Some days there just isn't enough gas left to get the job done. That was the case Tuesday in the stock market.
Despite an afternoon rally, the S&P 500, Dow Jones Industrial Average and Nasdaq all finished slightly lower. The Dow finished 21 points (0.13%) in the red. The other indexes had even more modest losses.
That means the Dow's record close count for the year remains at six and the S&P's at 15. The S&P, however, is still about 10% away from its inflation-adjusted peak that it hit in January 1999.
Some highlights from Tuesday's session:
1. Feast and famine in food stocks: Hillshire Brands ( shares finished just shy of 9.5% higher on news that the food company's board of directors authorized takeover discussions with )competing suitors Pilgrim's Pride ( and )Tyson Foods (. )
Pilgrim's originally offered $45 a share to buy the company, and Tyson's countered with $50 a share. Though Pilgrim's offered $55 a share this morning, Hillshire stock closed above $58 share today, suggesting investors think bids could go higher.
Pilgrim's and Tyson shares were each down more than 2%.
Krispy Kreme ( shares dropped like dough into a deep fryer after reporting earnings that were in line with expectations but sales that were much lower than Wall Street expected to see. The stock fell nearly 15%. )
2. Retailers struggle with sales: Quiksilver ( shares fell as much as 45% this morning after a disastrous quarterly earnings report that showed the surf and beach apparel company losing much more money than analysts anticipated. )
Down 41% at the close, the company has shed three fifths of its market valuation this year and is trading at its lowest share price since October 2012. Goldman Sachs, Credit Suisse and others downgraded the stock Tuesday.
"$ZQK The vibe left this company with the old guard. Now Slater gone. Stick a fork in them and look for them at a Walmart near you!!!!" wrote StockTwits user MrX.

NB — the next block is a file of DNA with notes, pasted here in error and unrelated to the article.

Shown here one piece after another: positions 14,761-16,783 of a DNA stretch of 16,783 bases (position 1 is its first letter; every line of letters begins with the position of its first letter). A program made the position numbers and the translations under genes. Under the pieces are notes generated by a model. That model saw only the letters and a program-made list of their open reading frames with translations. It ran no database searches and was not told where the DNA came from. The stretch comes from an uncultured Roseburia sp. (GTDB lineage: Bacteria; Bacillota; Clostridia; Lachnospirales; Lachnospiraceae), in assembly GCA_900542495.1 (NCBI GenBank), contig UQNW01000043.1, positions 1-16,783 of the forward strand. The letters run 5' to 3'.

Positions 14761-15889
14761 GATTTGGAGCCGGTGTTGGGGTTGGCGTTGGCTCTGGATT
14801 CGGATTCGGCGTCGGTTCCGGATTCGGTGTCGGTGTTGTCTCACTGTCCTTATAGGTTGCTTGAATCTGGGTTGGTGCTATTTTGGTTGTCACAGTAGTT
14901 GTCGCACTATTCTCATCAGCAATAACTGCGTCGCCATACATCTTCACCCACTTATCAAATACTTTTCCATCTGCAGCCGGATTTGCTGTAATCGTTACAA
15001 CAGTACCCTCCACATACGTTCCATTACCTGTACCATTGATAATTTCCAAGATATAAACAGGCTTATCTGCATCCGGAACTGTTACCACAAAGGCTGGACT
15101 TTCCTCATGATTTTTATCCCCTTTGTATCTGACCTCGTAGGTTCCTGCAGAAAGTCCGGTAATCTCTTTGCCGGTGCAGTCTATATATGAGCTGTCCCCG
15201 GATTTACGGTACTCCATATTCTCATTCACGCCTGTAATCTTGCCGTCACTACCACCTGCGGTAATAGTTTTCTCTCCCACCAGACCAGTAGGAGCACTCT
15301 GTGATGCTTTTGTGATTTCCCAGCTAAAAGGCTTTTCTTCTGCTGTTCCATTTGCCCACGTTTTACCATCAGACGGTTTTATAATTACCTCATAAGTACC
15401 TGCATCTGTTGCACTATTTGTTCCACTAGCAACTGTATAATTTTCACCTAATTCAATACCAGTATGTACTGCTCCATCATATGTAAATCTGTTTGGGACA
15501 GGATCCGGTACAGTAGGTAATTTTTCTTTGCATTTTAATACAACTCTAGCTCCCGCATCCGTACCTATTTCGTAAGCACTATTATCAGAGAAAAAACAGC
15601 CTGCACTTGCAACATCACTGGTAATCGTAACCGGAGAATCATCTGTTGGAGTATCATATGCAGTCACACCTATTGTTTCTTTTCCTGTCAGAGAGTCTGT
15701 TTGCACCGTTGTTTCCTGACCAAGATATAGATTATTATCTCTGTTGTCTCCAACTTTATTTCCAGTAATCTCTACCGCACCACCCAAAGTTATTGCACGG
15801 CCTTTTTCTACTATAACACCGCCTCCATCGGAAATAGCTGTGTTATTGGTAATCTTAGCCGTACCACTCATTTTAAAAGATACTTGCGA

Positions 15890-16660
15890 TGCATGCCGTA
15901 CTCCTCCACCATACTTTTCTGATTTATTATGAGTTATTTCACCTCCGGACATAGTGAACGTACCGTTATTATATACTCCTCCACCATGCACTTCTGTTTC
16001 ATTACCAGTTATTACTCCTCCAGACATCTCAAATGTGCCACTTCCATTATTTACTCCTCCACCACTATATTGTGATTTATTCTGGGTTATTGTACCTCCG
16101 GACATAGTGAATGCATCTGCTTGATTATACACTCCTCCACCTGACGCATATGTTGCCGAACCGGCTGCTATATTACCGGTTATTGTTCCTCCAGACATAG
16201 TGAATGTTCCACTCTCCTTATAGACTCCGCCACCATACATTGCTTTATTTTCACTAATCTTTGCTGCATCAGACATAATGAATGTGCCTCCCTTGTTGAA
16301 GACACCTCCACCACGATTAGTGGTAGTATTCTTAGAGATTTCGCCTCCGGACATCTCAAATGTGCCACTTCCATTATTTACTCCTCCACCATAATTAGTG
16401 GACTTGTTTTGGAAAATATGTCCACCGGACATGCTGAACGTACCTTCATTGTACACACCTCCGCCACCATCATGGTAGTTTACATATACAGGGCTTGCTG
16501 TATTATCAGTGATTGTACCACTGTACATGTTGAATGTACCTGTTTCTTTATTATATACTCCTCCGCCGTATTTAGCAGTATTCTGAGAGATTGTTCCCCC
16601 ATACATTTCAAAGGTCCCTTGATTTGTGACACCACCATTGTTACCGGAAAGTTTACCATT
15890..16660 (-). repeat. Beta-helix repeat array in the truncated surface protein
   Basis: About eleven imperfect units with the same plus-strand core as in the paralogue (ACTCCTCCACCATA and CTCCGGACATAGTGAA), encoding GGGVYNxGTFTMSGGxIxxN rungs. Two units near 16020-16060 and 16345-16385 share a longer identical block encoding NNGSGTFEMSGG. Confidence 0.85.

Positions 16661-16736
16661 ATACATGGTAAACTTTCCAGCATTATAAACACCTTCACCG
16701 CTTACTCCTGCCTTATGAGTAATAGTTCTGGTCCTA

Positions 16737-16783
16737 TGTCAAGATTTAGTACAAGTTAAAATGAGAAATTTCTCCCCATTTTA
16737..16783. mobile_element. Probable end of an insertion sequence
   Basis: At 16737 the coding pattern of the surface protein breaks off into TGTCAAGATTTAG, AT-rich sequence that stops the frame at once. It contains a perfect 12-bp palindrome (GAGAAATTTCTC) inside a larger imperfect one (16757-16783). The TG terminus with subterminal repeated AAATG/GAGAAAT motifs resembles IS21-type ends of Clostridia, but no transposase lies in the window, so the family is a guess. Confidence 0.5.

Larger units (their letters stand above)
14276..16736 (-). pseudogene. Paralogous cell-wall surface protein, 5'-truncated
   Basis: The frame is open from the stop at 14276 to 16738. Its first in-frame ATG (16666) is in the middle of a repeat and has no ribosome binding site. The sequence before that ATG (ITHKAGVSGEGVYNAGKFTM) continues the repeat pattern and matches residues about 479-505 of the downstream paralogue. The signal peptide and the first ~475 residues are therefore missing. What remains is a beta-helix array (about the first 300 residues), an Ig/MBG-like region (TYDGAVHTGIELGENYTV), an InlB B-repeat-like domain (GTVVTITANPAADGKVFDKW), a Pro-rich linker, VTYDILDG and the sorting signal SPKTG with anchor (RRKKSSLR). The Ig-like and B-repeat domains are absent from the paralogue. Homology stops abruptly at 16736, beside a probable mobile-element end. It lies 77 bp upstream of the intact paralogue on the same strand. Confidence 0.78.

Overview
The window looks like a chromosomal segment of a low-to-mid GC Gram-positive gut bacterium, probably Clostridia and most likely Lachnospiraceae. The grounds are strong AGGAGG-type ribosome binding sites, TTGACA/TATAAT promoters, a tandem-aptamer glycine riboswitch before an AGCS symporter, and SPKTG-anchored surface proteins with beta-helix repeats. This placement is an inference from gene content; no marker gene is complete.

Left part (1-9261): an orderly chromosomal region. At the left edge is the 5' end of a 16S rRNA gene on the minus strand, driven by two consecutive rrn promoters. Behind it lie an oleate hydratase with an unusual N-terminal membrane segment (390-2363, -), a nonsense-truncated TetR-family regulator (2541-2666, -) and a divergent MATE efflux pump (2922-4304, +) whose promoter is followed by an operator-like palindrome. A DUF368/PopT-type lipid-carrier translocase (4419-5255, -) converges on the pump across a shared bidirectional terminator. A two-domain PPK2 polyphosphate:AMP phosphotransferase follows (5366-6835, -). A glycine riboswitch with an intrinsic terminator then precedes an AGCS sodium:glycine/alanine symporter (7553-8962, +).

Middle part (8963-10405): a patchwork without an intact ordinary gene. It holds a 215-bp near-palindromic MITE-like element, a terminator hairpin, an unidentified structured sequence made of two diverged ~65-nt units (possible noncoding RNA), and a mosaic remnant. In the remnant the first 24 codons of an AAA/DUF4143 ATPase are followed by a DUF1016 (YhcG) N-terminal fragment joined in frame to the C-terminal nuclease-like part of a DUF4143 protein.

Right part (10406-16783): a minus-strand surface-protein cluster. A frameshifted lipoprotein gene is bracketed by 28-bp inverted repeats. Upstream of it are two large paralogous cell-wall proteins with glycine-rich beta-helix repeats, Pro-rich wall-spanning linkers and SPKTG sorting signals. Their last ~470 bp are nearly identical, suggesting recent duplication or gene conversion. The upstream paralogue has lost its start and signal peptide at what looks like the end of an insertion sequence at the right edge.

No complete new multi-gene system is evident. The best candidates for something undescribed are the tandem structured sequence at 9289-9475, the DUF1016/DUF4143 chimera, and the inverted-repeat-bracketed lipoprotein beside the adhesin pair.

Dollar General ( shares gained a little less than 4% though the retailer reported an unexpectedly modest quarterly gain in sales and profit that failed to meet expectations. Financial firm Sterne Agee & Leach lowered its annual earnings expectations for the company. )
Deutsche Bank, in a note to investors, said it was raising its earnings expectations with the expectation that Dollar General would increase its stock buybacks for the year, raising the widely followed "earnings per share" number having fewer shares available to trade.
3. Tech stocks mixed: Shares in Google ( were weak, down more than 1.5%, after the Wall Street Journal reported that the tech giant plans to spend over $1 billion on a "fleet of satellites" designed to improve internet access in remote areas. )
Apple ( had a better day at its Worldwide Developers Conference, at least according to Wall Street. Shares are up 1.4%. Yesterday Apple )unveiled iOS 8 and a new health and home-related software.
4. More signs of a Spring(ing) economy: The Census Bureau said factory orders increased 0.7% in April, a notch higher than expected and a sign that manufacturing output is continuing to improve. It's the third straight month of gains for the lagging indicator, and both orders and inventories are at their highest levels on record.
This comes after yesterday's (twice-revised) manufacturing index numbers that also showed expanded industrial activity in April.
Meanwhile, all the major carmakers are reporting increased auto sales. Even GM (, despite its recall troubles, said it sold 13% more cars last month than it did the same time last year, it's strongest monthly report since 2008. GM, )Ford ( and )Toyota ( shares were slightly higher in the afternoon. )
Investors are watching economic indicators for any unexpectedly sharp changes that could cause the Federal Reserve to alter interest rates or the pace of unwinding its bond-buying program.
5. Stocks overseas: European markets closed lower Tuesday following reports of a lower-than-expected Eurozone Consumer Price Index for May. The European Central Bank meets on Thursday.
Asian markets closed mostly higher.